The rest of the region was almost invisible. No Walsall Art Gallery or Arboretum, no National Arboretum, no Long Mynd or Stiperstones, no Hereford Cathedral or Mappa Mundi, no Sandwell Valley, no Warwick University or Arts Centre, no Stoke-on-Trent at all, no real ale or cider, no Wolverhampton Grand, no Metro, no Lichfield or Shrewsbury, not even Ludlow’s gastronomic paradise, no speedway or horse-racing.
The list could go on.
If the English Tourist Board put out a 100 great things about England with 70per cent in London and maybe three in the Midlands how would Birmingham react?
No wonder people are suspicious of the Greater Birmingham tag – apart from being ugly it reflects a view from Birmingham that the rest of the Midlands is just an embarrassing appendage of no value and little interest.
Perhaps your next supplement could be entitled How to drive around the West Midlands with your eyes shut.
Coun Roger Lawrence,
Leader of the Labour Group,
Wolverhampton City Council.
No EU rules were ‘bent’
Dear Editor, Further to the article “EC bends state aid rules with approval of B&B rescue plan” of October 2, I would like to point out that absolutely no rules were “bent” in the European Commission’s approval of the Government’s rescue package to bail out Bradford and Bingley.
If the sub editor who wrote this erroneous headline had taken the time to read the body of the wire piece (by esteemed Press Association Europe Editor, Geoff Meade) they would have learnt that rather than bending any rules, the European Commission went to great lengths to ensure a correct and prompt decision in a critical situation.
If anything is to be learnt from this financial crisis, then surely it is that attention to detail is everything; not least in the headlines of well regarded newspapers such as The Birmingham Post.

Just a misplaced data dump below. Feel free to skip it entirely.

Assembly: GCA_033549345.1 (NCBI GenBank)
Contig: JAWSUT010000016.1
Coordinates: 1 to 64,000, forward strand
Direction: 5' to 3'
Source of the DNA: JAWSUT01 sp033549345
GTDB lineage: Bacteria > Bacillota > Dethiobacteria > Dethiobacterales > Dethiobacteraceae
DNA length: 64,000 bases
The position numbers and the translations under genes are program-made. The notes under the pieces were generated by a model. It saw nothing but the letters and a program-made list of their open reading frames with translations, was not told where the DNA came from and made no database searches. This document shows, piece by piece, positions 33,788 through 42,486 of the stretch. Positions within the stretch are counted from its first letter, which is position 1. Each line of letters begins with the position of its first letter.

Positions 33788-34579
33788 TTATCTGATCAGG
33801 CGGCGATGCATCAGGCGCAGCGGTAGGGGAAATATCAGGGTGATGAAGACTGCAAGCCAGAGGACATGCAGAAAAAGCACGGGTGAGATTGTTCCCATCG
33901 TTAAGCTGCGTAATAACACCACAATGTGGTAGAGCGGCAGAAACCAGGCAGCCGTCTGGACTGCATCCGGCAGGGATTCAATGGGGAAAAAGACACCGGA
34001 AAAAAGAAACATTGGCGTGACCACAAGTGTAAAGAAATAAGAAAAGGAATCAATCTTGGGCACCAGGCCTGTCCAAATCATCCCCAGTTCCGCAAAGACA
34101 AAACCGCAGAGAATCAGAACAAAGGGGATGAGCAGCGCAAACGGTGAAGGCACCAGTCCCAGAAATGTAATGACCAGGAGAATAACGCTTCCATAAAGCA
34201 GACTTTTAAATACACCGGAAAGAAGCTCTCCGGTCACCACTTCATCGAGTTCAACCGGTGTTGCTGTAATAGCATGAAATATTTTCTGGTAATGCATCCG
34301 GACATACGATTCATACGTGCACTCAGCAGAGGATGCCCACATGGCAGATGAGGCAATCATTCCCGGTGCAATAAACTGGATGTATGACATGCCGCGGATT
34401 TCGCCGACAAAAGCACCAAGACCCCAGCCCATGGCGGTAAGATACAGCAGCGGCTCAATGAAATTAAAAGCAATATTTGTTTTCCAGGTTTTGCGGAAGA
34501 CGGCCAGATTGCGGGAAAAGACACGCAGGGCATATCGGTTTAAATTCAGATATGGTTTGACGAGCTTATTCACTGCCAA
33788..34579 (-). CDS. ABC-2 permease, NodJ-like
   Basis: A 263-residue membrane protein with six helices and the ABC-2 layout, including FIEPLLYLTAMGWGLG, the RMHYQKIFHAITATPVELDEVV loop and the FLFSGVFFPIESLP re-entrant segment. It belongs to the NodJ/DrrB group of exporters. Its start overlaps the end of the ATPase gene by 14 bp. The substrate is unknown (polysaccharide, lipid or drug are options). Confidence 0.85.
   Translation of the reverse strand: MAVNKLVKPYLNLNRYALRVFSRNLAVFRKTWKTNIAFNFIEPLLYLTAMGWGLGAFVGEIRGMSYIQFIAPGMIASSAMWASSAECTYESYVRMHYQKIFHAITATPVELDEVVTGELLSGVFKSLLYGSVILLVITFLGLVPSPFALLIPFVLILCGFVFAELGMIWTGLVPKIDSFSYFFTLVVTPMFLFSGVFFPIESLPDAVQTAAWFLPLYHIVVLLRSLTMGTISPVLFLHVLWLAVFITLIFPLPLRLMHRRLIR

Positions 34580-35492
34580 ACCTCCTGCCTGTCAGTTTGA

Press Officer, European Commission,
Representation in the UK.
Fuelling the air transport debate
Dear Editor, John Hemming MP (Birmingham Yardley), chair of the Parliamentary Group on Peak Oil, attacked the Government over their plans for aviation growth when speaking on Radio Four’s You and Yours recently. Where does this leave his relations with neighbouring Liberal Democrat MP, Lorely Burt (Solihull) and Birmingham’s Liberal Democrat councillors who wholeheartedly support the extension of Birmingham Airport’s runway, which will increase the number of flights?
For the record, Mr Hemming said: “(the Government is planning) for a growth in air transport, it’s a farce... when there isn’t... the fuel to power it.” I couldn’t agree more.
Green Party Prospective MEP,
West Midlands Region.
Unfair to the societies
The Government has provided £14 billion to protect the deposits of Bradford & Bingley’s 2.6 million savers but is now asking that the 700 financial companies which take deposits pay the interest each year.
Its Financial Services Compensation Scheme said each company would have to pay in proportion to the deposits held, and that the 59 building societies between them will have to pay about 18 per cent of the cost – £81 million to pay the first year’s interest.
As the director general of the building societies’ trade association said, this is unfair:
“It is galling that those institutions that behaved prudently in the housing market upswing are now being called upon to pay some of the bills of those institutions that were far less prudent.”